Dolly Parton to read bedtime stories to children online

Dolly Parton to read bedtime stories to children online

File under good news: Dolly Parton, affectionately dubbed the Book Lady, is bringing storytime to audiences through the new video series “Goodnight with Dolly.”

Set to run for 10 weeks, the program features Parton reading children’s books every Thursday, with the aim of “comforting and reassuring children during the shelter-in-place mandates.” The country singer revealed the plans Monday, noting that the first “Goodnight with Dolly” reading will air April 2 on the Imagination Library’s YouTube page.

“This is something I have been wanting to do for quite a while, but the timing never felt quite right,” Parton said in a statement. “I think it is pretty clear that now is the time to share a story and to share some love. It is an honor for me to share the incredible talent of these authors and illustrators. They make us smile, they make us laugh and they make us think.”

The program pulls titles from Parton’s Imagination Library, a literacy advocacy group she founded in 1995 to provide age-appropriate books to children for free. Kicking off the series is Watty Piper’s “The Little Engine that Could,” which is sent out as the welcome book when children register for the Imagination Library. Other titles include Loren Long’s “There’s a Hole in the Log on the Bottom of the Lake,” Parton’s “I Am a Rainbow,” Sophy Henn’s “Pass It On,” Patty Lovell’s “Stand Tall Molly Lou Mellon,” Steve Breen’s “Violet the Pilot,” Floyd Cooper’s “Max & the Tag-Along Moon,” Matt de la Peña’s “Last Stop on Market Street” and Parton’s “Coat of Many Colors.”

The news comes after the postponement of “The Library that Dolly Built,” a documentary about Parton and the Imaginary Library. The film was scheduled to be released on April 2, but has since been rescheduled for a nationwide release the week of Sept. 21, 2020. The new date will commemorate the 25h anniversary of the Imagination Library.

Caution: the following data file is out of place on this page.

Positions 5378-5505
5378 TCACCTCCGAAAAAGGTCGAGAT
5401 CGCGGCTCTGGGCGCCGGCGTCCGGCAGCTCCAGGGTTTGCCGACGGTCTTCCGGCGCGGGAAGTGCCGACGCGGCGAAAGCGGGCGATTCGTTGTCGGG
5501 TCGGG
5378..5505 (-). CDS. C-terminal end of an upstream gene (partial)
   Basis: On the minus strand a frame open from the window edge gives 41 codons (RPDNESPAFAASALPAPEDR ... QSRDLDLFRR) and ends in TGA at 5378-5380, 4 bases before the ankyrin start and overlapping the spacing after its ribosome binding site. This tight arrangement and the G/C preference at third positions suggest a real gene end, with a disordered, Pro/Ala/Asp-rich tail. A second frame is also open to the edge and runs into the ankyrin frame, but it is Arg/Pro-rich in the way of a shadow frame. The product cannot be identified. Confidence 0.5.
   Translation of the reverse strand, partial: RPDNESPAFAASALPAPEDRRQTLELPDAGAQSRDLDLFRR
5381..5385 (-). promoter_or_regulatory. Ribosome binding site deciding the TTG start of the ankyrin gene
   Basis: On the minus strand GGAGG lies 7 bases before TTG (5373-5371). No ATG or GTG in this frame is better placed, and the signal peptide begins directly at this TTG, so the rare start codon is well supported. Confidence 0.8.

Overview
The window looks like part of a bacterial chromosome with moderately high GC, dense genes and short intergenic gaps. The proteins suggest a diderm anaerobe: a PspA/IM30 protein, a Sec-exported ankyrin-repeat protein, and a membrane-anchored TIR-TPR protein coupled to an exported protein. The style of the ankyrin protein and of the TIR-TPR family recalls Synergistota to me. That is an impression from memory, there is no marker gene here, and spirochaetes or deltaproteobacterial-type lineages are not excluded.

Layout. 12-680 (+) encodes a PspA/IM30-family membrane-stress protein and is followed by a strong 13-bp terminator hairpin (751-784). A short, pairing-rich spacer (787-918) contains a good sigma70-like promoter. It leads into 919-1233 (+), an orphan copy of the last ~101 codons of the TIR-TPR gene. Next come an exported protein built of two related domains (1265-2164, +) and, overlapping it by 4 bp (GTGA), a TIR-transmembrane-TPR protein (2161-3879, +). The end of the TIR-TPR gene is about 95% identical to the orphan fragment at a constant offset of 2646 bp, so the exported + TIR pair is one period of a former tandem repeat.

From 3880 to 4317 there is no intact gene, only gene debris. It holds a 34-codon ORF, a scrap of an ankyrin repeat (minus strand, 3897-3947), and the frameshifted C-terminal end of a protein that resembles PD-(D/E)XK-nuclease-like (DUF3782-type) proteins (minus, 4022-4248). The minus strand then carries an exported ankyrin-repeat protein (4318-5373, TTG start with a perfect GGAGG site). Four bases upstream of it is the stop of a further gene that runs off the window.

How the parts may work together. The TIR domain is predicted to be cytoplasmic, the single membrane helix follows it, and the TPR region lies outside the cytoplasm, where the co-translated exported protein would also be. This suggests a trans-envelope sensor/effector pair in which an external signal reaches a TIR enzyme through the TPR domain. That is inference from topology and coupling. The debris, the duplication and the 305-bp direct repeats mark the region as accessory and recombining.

“Although it was the right thing to do, postponing the screening of our documentary was a disappointment,” Parton said. “So many of our Imagination Library affiliates had organized events around the nationwide screenings, however, things do have a way of working out so the documentary will still have its day.”

Parton’s Imagination Library provides over one million books monthly to children up to the age of five. In 2018, the group celebrated sending its 100-millionth title to readers (which happened to be Parton’s “Coat of Many Colors”). The following year, the Imagination Library sent over 17 million books to children.

“I always like to say that 100 million books have led to 100 million stories,” Parton said in 2018 after her library hit its milestone. “I am so honored that our little program has now grown to such a point that we can partner with the Library of Congress to bring even more stories to children across the country.”

Top Image: Dolly Parton reads "Coat of Many Colors" to children at the Great Hall of the Library of Congress in Washington, D.C. Photo: Shawn Miller/Library of Congress.